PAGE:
If it is busy, moving over isn't going to be simple and you'd need to concentrate on finding a gap, the cars entering at the slip road, the guy in front of you slowing down and the guy behind you pulling the same manoeuvre. For a new driver thats a lot to look for.
If its very quiet then its worth doing it to prevent you having to change speeds as a large proportion of drivers don't seem to understand that a slip road should be used to get up to speed and its long for a reason.
Staying in lane one and creating a big gap in front gives the entering traffic something to aim for and if needed, you have space to accelerate into if they look like they will enter behind you. It only requires you to concentrate on the car coming on and the guy in front who is now way above the braking distance away, much less to worry about for a new driver.
"Do you do this on two lane motorways as well - effectively blocking the overtaking traffic?"
Personally, I check my mirrors and see if there is any traffic approaching that appears to be travelling at a speed where they will reach me before I'm likely to have moved back in. If there is, I won't move out, but if there is not I will.
If I overtake in lane 3 with a low speed difference between me and the car in lane 2 I do the same thing.
Get out of the middle lane
Enter motorway at 60
Check blindspots before moving anywhere.
Slow down when it rains, increase your distance, don't forget to turn on your lights if the visibility drops for any reason.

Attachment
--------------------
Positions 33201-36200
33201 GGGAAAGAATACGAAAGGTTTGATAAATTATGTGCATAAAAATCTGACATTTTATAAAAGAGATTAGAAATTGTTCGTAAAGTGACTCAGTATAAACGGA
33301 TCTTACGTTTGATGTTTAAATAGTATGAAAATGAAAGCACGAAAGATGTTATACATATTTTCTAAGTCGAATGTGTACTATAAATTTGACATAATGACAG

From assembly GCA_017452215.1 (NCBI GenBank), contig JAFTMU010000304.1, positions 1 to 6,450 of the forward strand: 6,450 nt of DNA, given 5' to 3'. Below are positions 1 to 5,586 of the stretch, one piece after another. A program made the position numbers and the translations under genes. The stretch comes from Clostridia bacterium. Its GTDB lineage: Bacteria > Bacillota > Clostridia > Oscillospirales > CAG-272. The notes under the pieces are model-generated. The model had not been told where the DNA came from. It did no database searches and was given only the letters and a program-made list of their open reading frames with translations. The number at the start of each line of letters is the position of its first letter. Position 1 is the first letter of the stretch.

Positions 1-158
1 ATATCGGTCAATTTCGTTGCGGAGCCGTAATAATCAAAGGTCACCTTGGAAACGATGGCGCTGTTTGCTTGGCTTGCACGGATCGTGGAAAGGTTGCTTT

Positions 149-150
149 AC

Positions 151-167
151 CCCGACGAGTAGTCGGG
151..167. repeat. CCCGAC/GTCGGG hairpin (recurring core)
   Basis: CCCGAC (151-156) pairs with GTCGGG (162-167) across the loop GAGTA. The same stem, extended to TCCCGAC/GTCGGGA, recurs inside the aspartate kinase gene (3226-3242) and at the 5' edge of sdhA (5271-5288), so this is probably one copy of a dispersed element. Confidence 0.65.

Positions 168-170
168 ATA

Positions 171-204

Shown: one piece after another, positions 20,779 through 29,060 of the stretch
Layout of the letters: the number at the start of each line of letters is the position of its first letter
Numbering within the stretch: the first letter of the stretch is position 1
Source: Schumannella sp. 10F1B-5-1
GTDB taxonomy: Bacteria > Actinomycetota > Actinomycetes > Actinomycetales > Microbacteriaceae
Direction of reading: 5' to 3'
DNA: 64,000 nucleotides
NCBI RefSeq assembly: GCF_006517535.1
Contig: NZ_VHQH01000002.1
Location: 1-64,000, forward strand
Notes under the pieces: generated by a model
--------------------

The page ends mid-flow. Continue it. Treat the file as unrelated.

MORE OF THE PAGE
Finding a motorway buddy who drives at your speed and has good lane discipline is great as they give you advance warning that you need to overtake or pull back in.
And because it's stress-free it'll actually seem faster.
"The holy grail is finding a coach at 70mph"
Not many of those now, most are limited to 62mph (100km/h) even though they are legally allowed to drive at 70mph on a motorway.
Problem with following people for hours on end is you understandably get funny looks. Especially in a van lol
> Do you do this on two lane motorways as well - effectively blocking the overtaking traffic?
Yes. No distinction between duals or 3's but I don't as you say 'block' traffic. Ill increase my speed to 70/75 if needed. So no blocking from me.
"Finding a lorry actually doing 60 is also another hard one sometimes."
Same. They are limited to 56mph (90km/h) even though they could legally drive at 60mph.
If you do find a lorry/coach/car to sit behind and follow, remember to keep your eye on the junctions, you don't wnt to find yourself turning into their depot/front drive after following them that bit too far!! :-)
Interesting and thought provoking bit of information: Say it takes you X metres to stop from 70mph, if you are doing 100mph and hit the brakes by the time you have gone X metres you will still be doing about 70mph. In the case of a motorway, this means that if you drive at a safe distance for 70mph, but find yourself doing 100mph you could find yourself hitting a stationary object at 70mph... scary.
The faster you go the further you travel before the brakes come on and then it takes longer to slow down?
This is an example based on genuine research AFAIK and is used by various driving courses in the UK.
To hit a stationary object decelerating from 100mph to 70mph....... you'd have to notice it only 400feet or so ahead.
WTF is a person who isn't noticing stopped traffic 400ft ahead doing on a motorway?
I rarely drive less than 85mph on a motorway (even when passing a police car I only slow to 80) and never had a problem braking in time for stopped traffic.